• Secrets of the buzzing flies

    Image from Deora et al., 2021

  • What makes the black tigers of Similipal black?

    A team of scientists have discovered the genetic cause of the odd coat colouration and patterning in Similipal’s black tigers.

  • The mechanism behind the Herpes virus Houdini act

    Scientists from the National Centre for Biological Sciences (NCBS), Bangalore, have discovered how the Herpes virus escapes one of the defense mechanisms it encounters in its hosts. Cells infected by Herpes viruses bind the viral DNA with proteins called PML NBs (ProMyelocytic Leukemia protein Nuclear Bodies) to stop the production of viral proteins and stall virus reproduction. The viral DNA, however, escapes from its protein prison with the help of ICP0 (Infected Cell Polypeptide 0), a viral enzyme.

  • The National Mission on Biodiversity and Human Well-Being: For a greener, healthier, and more sustainable way of life

    The National Mission on Biodiversity and Human Well-Being is an ambitious initiative that aims to bring biodiversity and conservation to the forefront of Indian science, policy, and society’s attention. The Mission has been visualized to be as inclusive as possible, with components that involve scientific institutions, government agencies, and non-government organizations at the national, state, and local levels. The people who will power the Mission will include scientists, farmers, industrialists, students, policy makers, and citizens from all walks of life.     


  • NCBS researchers develop test to detect a virus in cancer cells

    Scientists from the National Centre for Biological Sciences (NCBS), Bangalore, have developed a test to detect the presence of Merkel cell polyomavirus (MCV) in Merkel cell carcinomas.

  • The fly on the wall: ever wondered how it lands there?

    A new study from the National Centre of Biological Sciences (NCBS), Bangalore, has thrown some light on the mystery of how flies can land on vertical and upside-down surfaces. Sanjay Sane’s group at NCBS has shown that fly landing maneuvers have two distinct modules of behavior – deceleration and leg extension. The team has found that deceleration or slowing down, is like a reflex action, and sets in at a distance proportional to the speed of flight. In other words, at higher flight speeds, deceleration sets in earlier and further away from the landing surface.

  • Subtle changes, big effects

    Scientists have recently discovered the mechanism by which a minuscule change in 3 atoms in a protein molecule can affect immune signaling in cells. This ‘butterfly effect’ is used by the bacterium, Shigella flexneri, to survive within the host cells that it infects. Ranabir Das’ team at the National Centre for Biological Sciences (NCBS), Bangalore, has found that a tiny change in the protein UBC13, caused by a bacterial enzyme, creates a cascade of small atomic alterations that add up until they prevent UBC13 from binding to a partner protein, TRAF6.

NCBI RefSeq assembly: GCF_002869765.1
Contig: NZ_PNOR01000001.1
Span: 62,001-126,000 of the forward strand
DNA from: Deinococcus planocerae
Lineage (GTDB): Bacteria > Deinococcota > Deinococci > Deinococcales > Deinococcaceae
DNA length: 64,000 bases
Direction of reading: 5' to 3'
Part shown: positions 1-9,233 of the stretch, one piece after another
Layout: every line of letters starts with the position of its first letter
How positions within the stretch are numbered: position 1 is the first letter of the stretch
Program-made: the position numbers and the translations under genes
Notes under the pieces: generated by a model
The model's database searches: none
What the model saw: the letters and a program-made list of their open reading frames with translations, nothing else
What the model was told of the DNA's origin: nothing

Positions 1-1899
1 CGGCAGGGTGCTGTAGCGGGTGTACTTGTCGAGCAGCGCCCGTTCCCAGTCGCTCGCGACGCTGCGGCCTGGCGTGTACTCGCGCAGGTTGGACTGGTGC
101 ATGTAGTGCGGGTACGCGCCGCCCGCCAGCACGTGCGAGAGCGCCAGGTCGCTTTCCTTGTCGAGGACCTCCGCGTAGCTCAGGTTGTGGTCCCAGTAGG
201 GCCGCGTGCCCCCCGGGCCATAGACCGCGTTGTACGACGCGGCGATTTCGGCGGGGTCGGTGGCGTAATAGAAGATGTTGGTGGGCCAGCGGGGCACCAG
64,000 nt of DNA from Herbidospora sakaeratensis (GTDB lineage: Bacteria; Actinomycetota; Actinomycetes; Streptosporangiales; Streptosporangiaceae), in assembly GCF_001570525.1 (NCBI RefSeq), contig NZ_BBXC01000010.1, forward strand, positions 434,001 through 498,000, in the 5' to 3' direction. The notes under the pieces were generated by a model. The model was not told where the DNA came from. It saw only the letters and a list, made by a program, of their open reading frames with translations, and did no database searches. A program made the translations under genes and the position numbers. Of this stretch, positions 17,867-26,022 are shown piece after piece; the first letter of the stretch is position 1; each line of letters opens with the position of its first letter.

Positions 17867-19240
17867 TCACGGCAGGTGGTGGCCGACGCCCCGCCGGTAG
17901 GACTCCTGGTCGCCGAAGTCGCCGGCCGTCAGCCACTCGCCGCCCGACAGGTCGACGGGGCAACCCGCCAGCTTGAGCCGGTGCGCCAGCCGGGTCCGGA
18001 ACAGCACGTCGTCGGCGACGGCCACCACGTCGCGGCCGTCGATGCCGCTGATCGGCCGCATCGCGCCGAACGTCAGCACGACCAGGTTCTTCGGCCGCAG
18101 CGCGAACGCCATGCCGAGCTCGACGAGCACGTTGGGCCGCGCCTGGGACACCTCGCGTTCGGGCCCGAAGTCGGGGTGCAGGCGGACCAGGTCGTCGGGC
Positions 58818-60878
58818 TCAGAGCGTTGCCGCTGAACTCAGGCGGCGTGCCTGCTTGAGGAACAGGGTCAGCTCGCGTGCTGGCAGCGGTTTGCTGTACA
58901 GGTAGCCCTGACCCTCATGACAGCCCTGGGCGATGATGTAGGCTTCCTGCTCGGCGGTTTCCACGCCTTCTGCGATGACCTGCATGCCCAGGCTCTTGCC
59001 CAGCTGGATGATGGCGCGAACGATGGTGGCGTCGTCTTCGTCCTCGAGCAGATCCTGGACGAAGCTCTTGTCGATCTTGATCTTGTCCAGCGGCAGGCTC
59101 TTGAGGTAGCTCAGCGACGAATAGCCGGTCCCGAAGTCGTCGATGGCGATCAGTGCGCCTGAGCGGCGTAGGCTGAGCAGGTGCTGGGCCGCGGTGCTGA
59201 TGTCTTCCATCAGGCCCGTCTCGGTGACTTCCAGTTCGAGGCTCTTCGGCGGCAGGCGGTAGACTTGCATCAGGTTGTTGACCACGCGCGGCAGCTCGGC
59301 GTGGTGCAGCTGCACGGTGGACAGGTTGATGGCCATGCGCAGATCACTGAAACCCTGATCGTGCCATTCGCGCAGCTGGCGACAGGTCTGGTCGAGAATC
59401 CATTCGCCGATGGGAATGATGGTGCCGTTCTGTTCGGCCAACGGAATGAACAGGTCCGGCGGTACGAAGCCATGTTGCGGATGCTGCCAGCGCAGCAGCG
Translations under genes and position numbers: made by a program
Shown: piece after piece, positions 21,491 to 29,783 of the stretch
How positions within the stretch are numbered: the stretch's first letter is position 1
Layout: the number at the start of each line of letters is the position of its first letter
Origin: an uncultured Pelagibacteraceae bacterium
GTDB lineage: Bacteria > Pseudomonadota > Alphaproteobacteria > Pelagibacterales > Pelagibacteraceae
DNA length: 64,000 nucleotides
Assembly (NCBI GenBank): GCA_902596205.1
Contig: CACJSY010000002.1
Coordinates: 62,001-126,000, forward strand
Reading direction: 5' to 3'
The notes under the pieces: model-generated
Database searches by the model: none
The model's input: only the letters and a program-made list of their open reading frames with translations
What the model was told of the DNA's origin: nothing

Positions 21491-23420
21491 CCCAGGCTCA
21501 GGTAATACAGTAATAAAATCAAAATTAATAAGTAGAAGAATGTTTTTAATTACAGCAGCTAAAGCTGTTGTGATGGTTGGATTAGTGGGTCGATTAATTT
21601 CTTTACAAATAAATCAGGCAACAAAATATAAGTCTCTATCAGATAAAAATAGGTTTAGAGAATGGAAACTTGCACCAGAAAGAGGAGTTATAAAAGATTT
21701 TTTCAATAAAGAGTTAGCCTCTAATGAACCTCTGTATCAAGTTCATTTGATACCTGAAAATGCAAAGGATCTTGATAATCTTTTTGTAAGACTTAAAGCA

• Cell surface organization at the nanometer scale

    How do cell membranes integrate mechanical and chemical signals in response to activated sensors? Satyajit Mayor’s group at the National Centre for Biological Sciences (NCBS), Bangalore, has published a new study that sheds light on this process. The team has shown that when a signal for cell migration activates sensors on the cell membrane, specific proteins are clustered together on the cell surface to form ‘nanodomains’. Nanodomain formation is crucial for cell migration, and involves both chemical and mechanical signals.

    A battle rages on in silence.

  • A matter of fine balance: electrical balance in the brain

    Image: Despite more than a million fold difference in the light intensity, our brains enable us to see the same scene in broad daylight and a dim night by the process of normalization. This article shows how brains "can" perform normalization by precisely balancing two equal and opposite forces - excitation and inhibition.

    Artist of the graphic: Hrishikesh Nambisan


  • A molecular rheostat for insulin signalling

    A mutant fruitfly strain studied by researchers from the National Centre for Biological Sciences (NCBS), Bangalore, may hold the key to understanding what goes wrong with insulin signalling in type-2 diabetes. When raised on a high-sugar diet, normal flies show a 25% increase in blood sugar levels; but the mutant flies—which lack the enzyme PIP4K (short for phosphatidylinositol 5 phosphate 4-kinase)— have normal blood sugar levels when raised on a high-sugar diet.

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